Jun 2, 2014 update to the Factory Five 818 project car

Cooling System Fixes

Like any good repair, this one started with a flashlight and a vague idea of what might be wrong.
Found it! One of the hoses to the degas tank was broken.
We reused the coolant lines from the donor car, but after this we'd suggest starting fresh.
One way we tried to bleed the system: pressurizing it with a garden hose, then slamming the cap onto the radiator as quickly as possible. This didn't really help.
When we built the car, this fitting was capped–we figured the rear radiator cap on the degas tank would be sufficient. Apparently, it isn't.
We rigged up an overflow tank out of some scrap fuel line and a water bottle.
It's not pretty, but it works: the car now runs cool.

After breaking down in our last update, we dove right into our Factory Five 818 hoping to fix its cooling problem before its first autocross–which was now just days away.

After some quality time with a flashlight, we found the problem: a broken coolant hose that was nearly hidden by our degas tank. We replaced it with a hose from the local parts store, filled the car back up with water, and were met with… more overheating.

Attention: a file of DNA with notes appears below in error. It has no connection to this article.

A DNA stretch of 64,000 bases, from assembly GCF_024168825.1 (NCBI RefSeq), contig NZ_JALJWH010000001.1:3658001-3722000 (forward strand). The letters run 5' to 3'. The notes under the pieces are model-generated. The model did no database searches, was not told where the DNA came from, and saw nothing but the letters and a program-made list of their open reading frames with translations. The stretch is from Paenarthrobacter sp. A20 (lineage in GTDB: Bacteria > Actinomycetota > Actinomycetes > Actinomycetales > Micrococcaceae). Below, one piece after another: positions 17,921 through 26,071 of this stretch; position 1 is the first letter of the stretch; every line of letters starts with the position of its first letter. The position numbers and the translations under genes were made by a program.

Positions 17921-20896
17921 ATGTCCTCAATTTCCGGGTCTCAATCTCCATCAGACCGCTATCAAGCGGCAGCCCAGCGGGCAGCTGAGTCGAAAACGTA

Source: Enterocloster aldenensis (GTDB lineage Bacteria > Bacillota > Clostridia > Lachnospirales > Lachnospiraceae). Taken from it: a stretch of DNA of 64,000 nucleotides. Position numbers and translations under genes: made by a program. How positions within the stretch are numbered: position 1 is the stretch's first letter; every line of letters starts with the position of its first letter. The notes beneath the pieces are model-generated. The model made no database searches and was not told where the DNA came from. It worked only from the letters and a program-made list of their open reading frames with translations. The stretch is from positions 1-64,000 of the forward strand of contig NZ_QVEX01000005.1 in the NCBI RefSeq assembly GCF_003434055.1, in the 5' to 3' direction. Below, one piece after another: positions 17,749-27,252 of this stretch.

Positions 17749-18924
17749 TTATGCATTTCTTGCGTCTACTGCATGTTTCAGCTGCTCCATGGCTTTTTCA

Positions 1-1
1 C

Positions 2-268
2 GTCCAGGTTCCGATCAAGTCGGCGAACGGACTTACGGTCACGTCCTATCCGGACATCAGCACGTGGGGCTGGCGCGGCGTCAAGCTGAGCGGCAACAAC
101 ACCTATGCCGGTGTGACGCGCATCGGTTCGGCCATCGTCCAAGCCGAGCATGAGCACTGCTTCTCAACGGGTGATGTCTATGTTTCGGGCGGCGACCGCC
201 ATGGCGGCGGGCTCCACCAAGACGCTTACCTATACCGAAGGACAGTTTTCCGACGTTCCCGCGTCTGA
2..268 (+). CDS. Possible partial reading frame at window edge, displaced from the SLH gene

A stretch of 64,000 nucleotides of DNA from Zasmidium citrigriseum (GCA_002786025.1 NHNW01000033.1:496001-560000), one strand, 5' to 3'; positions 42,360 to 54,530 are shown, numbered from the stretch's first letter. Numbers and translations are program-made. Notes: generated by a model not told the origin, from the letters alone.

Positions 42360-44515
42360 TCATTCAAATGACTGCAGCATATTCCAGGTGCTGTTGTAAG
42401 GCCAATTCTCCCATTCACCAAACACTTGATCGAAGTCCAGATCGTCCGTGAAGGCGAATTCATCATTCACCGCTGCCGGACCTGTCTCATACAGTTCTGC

Hmm, that’s odd. We felt all the coolant lines, from the front of the car to the back of the car, and realized that though the engine was overheating, the radiator was cold. This meant that either our cooling system had air in it, or our water pump wasn’t working. We hoped it was the first scenario, and tried bleeding the system.

But, no matter what we tried, we couldn’t get warm water to make its way to the radiator. We took a step back, and looked the entire system over. A WRX’s cooling system is fairly complicated, and it only gets worse when it’s transferred to an 818. It has two radiator caps, one on the degas tank in the back and one on the radiator in the front. We noticed that the overflow fitting on the radiator was plugged during the build, and had an “ah-hah!” moment: If we plumbed the fitting to a coolant expansion tank, then the bubble in the radiator should disappear, and the car should fill itself with fresh coolant.

We rigged up an expansion tank with a water bottle and some scrap hose, and it worked great! We were finally ready to autocross.

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